During the Iowa State Fair in the lead-up to the 2012 elections, members of the grassroots Iowa Citizens for Community Improvement Action Fund bird-dogged leading Republican candidates like Mitt Romney. When Romney suggested he didn’t want to raise taxes on people, the Iowa community leaders challenged that he should raise taxes on corporations. “Corporations are people, my friend,” Romney infamously announced. The Republican candidate never lived down that incident or its message.
It is a sign of the times that the same group will be bird-dogging Republican candidates and Democratic candidate Hillary Clinton in the lead-up to the 2016 caucuses.
Although Iowa Citizens for Community Improvement’s political arm gave President Obama little to no flak during the 2012 election and enthusiastically backed him 2008, they’ve set their sights on his former Secretary of State. It’s a reflection of how dubious progressive activists are of Hillary Clinton and her ideology. But it’s also a reflection of the evolution of the populist wing of the Democratic Party, a force that will finally rear its full head—and wield its full influence—in the 2016 elections. Imagine a Tea Party of the left, but more politically popular and strategically patient.
Democratic populism did not spring spontaneously from the well of Elizabeth Warren’s consciousness. It has been brewing and building for decades. At a meeting this past weekend of the National People’s Action Fund, a national network of grassroots political organizations, almost a thousand community activists from key states across the nation gathered to plan their strategy for pushing a populist agenda in 2016. And more than perhaps ever before, it’s a strategy that will include attacking Democrats on a scale the party’s establishment clearly fears.
“There are a number of building blocks that have been put in place to create an independent political movement on the left,” George Goehl, executive director of National People’s Action Campaign, told me over the phone. “It’s been coming together over the last few years and is positioned for takeoff in 2016.”
The most recent example of this new era is in Chicago. There, Mayor Rahm Emanuel—literally a founding father of modern Democratic centrism and a golden boy of the party establishment—was forced into the city’s first-ever mayoral run-off election by a relatively unknown challenger. Emanuel spent almost four times more on the election than his populist challenger Jesus “Chuy” Garcia and still only won by 11 points. Meanwhile, although Emanuel allies set up a PAC specifically to target and defeat progressive candidates in the city’s alderman races, the grassroots populist “Reclaim Chicago” effort elected 10 progressive aldermen and actually grew the progressive caucus coming out of the election.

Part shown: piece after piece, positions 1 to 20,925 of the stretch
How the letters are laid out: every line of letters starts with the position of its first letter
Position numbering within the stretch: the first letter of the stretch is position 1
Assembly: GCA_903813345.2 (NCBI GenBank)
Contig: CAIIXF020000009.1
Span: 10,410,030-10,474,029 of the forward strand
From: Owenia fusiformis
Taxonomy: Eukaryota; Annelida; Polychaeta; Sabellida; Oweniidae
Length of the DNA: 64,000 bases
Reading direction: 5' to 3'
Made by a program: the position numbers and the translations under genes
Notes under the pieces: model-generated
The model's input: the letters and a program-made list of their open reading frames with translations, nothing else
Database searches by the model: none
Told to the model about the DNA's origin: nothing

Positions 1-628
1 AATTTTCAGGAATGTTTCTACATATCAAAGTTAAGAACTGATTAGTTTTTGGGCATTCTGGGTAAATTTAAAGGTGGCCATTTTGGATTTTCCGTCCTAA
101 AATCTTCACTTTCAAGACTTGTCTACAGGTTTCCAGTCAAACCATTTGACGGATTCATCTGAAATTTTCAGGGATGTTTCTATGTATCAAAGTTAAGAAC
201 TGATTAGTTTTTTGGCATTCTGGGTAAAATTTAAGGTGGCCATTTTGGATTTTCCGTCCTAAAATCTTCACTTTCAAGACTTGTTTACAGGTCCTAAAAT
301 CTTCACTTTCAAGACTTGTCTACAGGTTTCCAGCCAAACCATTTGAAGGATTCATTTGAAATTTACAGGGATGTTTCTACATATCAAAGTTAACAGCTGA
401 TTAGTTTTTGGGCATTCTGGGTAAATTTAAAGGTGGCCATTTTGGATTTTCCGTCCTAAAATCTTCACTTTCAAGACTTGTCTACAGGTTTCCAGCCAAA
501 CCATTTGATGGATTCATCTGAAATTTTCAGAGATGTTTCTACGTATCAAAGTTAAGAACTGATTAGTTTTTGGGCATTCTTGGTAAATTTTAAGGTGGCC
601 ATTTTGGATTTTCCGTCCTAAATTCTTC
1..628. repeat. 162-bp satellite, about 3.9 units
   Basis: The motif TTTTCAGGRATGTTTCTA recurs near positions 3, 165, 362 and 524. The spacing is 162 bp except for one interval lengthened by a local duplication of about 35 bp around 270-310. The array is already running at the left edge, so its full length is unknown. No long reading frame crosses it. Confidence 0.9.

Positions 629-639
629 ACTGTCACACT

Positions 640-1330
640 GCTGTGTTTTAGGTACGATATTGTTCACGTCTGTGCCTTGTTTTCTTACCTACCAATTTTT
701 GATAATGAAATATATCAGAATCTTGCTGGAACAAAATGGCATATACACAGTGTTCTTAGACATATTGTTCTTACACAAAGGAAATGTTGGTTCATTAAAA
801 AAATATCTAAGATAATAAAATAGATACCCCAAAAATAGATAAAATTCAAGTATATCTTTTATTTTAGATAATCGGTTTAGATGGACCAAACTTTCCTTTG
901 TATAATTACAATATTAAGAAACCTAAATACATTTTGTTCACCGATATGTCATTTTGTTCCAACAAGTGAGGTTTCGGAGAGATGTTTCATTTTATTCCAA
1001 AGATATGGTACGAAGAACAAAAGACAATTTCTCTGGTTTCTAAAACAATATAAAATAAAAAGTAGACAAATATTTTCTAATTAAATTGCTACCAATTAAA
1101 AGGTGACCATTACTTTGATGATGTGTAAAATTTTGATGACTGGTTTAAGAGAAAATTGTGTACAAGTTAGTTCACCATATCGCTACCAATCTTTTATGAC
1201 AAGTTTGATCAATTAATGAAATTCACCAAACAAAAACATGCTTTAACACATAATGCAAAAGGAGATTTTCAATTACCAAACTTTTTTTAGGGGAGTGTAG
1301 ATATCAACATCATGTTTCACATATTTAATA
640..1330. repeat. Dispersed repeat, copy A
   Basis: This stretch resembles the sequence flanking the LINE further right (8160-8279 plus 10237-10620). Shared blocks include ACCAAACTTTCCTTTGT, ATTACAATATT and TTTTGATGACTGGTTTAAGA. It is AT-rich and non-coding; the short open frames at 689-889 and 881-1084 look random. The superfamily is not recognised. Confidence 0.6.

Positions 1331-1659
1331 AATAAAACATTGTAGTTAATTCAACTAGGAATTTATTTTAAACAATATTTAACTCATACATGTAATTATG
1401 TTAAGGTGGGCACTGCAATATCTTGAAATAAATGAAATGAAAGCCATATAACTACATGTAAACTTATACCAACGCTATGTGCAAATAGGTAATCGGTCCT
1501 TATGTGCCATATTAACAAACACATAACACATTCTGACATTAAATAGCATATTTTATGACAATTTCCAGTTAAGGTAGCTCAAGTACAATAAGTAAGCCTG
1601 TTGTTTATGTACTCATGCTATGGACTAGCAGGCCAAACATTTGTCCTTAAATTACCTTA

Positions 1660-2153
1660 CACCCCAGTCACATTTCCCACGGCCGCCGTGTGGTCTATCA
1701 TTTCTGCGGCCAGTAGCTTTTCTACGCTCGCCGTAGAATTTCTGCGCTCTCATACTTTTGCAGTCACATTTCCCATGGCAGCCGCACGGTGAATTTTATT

What happened in Chicago, says Toby Chow, chair of The People’s Lobby in the city, “sends a big statement about where politics is headed in Chicago and the rest of the country.” And it sends a big warning to the Democratic establishment.
What’s next for the grassroots groups in Chicago? In addition to continuing to run and elect their own progressive candidates down-ballot, The People’s Lobby and others are planning trips to Iowa to question Republicans and Democrats.
These grassroots organizations are the same groups that put populism on the political agenda in the first place, organizing against predatory lending and big bank bailouts and pushing for affordable housing and an increase in the minimum wage. “The movement was looking for leadership,” says Goehl, acknowledging Elizabeth Warren as an important figurehead. “Warren stands for a number of ideas, but not all of them.”
And now that these groups have helped change the national conversation, they want action. “People don’t see any candidate who is going to go toe to toe with corporate power and standing up for everyday people. They don’t see a candidate who is saying what they’ll do about structural racism in America,” Goehl says.
It’s great that candidates from Rubio to Paul to Clinton are talking about inequality. “Now what are they going to do about it,” asks Goehl, “beyond making our lives a little less worse?” Inequality, the power of the very rich over everyone else, the abuse of corporate power—these are massive problems that demand massive reforms. And Goehl’s network will be pressing all the candidates—including or perhaps especially the Wall Street-cozy Hillary Clinton—to make clear to voters what they believe and which side they’re on.
Last week, as low-wage workers protested across the United States demanding a $15-an-hour wage, Hillary Clinton tweeted a message suggesting she supports the Fight for $15 movement’s demands. Yet it was Men’s Warehouse founder and former CEO George Zimmer who commented regarding the protests, “I think that capitalism needs some modifications if it’s going to remain sustainable.”
Goehl laughed at this. “It’s a problem when the Men’s Warehouse guy is more out in front than the supposed Democratic front-runner,” Goehl said.
The mood of times and the economic realities the nation faces call for a president who has a populist plan, not just a plan to appease populists. And if Hillary Clinton doesn’t come to that realization on her own, grassroots organizing groups are finally poised to forcefully yank Clinton in the right—which is to say left—direction.